(12) Community, Part 2

I was surprised to find someone else in the kitchen. Mr. Thornabar introduced me to a woman who was boiling water for tea in a pot on the stove. She was his sister who lived with him and they seemed to be about the same age. The kitchen felt very warm and I realized that the oven door was deliberately left open. They explained that the oven was the only source of heat for the house.

As Mr. Thornabar and I sat down to talk at the kitchen table, his sister excused herself and walked toward an armchair in the next room. He seemed happy to have a visitor and very open to sharing his story which included a career in the Navy and a later disability that left him essentially homebound. It was at that time he took up painting and when he could not afford canvas or artist paint, he used old boards and house paint mixed with tints. When he ran out of boards, he would paint over them and when he ran out of those, he painted on the walls.

The subjects of his work ranged from famous New Orleans landmarks, like St. Louis Cathedral, the now infamous New Orleans Superdome, Streetcars, but also cartoon characters, Santa Claus and the Easter Bunny. In his house we were surrounded by portraits civil rights leaders alongside Zulu kings and queens and Mardi Gras Indians (see links). These paintings were hung beside images of people in the community going about their daily lives. He even painted a picture of the school where I worked, with a yellow school bus waiting out front.

While talking, my eye focused on the painting of our school, so I asked about it and if he sold his work. He replied, "Yes", and when I inquired about the price, he said, "Seven dollars." This seemed like a ridiculously low price to me, but given his small income, he seemed to think that it was fair. Not sure how to negotiate upward, I offered him thirty dollars and he accepted.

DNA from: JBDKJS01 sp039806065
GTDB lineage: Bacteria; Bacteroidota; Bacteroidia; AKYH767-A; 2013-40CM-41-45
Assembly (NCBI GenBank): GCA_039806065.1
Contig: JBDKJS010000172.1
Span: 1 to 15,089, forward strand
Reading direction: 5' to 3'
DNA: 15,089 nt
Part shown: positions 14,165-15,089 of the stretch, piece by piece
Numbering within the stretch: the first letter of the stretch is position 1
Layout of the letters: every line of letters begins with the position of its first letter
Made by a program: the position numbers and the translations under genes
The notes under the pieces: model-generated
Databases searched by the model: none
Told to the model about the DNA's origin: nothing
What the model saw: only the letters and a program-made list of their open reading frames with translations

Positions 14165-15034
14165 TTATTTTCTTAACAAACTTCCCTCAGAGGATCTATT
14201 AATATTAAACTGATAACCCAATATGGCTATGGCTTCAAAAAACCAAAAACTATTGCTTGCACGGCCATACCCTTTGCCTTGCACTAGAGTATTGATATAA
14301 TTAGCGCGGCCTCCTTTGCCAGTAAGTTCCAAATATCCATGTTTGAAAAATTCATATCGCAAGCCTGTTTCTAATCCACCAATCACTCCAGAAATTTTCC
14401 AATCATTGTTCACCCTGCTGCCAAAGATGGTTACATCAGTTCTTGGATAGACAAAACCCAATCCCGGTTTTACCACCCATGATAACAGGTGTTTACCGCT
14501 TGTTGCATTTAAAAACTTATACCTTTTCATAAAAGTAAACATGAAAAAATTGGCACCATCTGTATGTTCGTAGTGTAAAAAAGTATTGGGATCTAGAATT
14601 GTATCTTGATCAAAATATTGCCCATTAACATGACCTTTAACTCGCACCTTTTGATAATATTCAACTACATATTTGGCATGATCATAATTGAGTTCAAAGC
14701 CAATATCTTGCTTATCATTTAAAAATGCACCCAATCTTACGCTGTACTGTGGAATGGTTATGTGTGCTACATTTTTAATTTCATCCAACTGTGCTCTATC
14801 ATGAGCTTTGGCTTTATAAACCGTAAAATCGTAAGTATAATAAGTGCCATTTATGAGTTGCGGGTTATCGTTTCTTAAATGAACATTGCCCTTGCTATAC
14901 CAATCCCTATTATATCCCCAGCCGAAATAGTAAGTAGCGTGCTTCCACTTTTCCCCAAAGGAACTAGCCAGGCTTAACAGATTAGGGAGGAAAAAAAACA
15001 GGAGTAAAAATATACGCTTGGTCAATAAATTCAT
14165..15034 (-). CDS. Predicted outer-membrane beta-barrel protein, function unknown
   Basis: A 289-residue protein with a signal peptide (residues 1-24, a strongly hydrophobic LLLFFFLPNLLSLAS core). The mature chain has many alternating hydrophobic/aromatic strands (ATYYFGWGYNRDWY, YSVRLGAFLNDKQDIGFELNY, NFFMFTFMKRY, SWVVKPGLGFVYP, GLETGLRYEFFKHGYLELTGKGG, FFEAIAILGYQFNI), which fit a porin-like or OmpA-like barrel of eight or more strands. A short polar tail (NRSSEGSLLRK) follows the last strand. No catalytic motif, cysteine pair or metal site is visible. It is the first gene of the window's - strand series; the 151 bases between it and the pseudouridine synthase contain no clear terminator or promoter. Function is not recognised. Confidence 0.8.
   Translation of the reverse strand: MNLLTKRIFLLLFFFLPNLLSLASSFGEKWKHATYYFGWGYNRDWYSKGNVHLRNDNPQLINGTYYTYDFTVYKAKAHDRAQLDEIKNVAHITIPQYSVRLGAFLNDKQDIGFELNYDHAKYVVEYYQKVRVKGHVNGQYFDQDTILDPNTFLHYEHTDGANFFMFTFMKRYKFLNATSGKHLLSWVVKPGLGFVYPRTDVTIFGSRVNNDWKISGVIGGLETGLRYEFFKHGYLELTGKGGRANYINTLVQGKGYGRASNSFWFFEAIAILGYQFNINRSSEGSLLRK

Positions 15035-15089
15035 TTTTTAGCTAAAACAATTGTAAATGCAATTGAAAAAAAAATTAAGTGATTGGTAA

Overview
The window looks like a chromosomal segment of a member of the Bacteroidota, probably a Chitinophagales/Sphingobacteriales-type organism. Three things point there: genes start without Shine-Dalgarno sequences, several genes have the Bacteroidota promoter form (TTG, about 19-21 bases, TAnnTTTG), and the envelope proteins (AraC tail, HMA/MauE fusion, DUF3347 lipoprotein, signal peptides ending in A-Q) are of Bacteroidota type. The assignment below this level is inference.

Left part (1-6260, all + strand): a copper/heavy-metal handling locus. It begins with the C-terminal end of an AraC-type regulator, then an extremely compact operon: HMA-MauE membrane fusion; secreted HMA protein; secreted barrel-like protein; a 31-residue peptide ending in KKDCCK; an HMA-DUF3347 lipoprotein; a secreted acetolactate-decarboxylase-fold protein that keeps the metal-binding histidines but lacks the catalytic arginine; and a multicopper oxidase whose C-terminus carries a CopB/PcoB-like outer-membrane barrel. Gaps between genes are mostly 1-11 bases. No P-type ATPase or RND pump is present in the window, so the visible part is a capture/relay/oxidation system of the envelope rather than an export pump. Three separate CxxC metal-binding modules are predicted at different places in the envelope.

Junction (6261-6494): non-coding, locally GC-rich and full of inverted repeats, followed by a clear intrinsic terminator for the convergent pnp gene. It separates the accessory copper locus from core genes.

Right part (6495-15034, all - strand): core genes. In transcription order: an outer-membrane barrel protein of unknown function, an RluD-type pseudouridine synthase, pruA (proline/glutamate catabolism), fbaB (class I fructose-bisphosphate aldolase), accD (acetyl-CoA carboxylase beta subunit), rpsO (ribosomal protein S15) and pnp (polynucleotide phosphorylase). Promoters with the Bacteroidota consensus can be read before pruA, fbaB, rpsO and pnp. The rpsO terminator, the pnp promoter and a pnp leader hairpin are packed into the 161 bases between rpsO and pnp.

I worked in the Calliope for three years and purchased several paintings from Mr. Thornabar during that time. What made him even happier was that I was able show off his art to more buyers. As the demand went up, he was able to raise his prices and took pride in being a working artist.

After leaving the Calliope, I lost touch with Mr. Thornabar. When I returned to see him in 2002, I was surprised to be greeted by his sister at the door. She was happy to see me, but sad to tell me that he had passed away from kidney disease a few months earlier. She now lived in the house alone.

While Mr. Thornabar never had formal training or showed in a museum, his form of art, like Grandma Moses', could be categorized as "outsider art". The impact he made as an artist was in the genuine way he documented the everyday events of the community and and found beauty, elegance, warmth and grace in a place that most people found terrifying. I would estimate that his public stoop paintings were viewed by several thousand people over the years.

Image: painting by Lories Thornabar, Calliope School, 1986

For more info on Zulu:
For more info on Mardi Gras Indians:


  1. Where do you get all your photos? Do you google them? or do you take some of them? I love how they always fit right in with your story :)

  2. They come from different sources. I took the photos of the paintings. Some are from Flickr (used with permission) and some are off the web, also used with permission or given credit.

  3. I love this painting...very good. So sad about Mr Thornabar. I am glad you encouraged him. God loves you.

  4. @Crystal Mary I'm glad that he continues to be appreciated.

  5. Goes to show you can find art anywhere.

  6. I love this story. I think you have an instinctive sense of whom to trust, and because of this, you met an extraordinary man and were able to share his vision and talent with a wider world. I treasure all your stories but this one really stands out.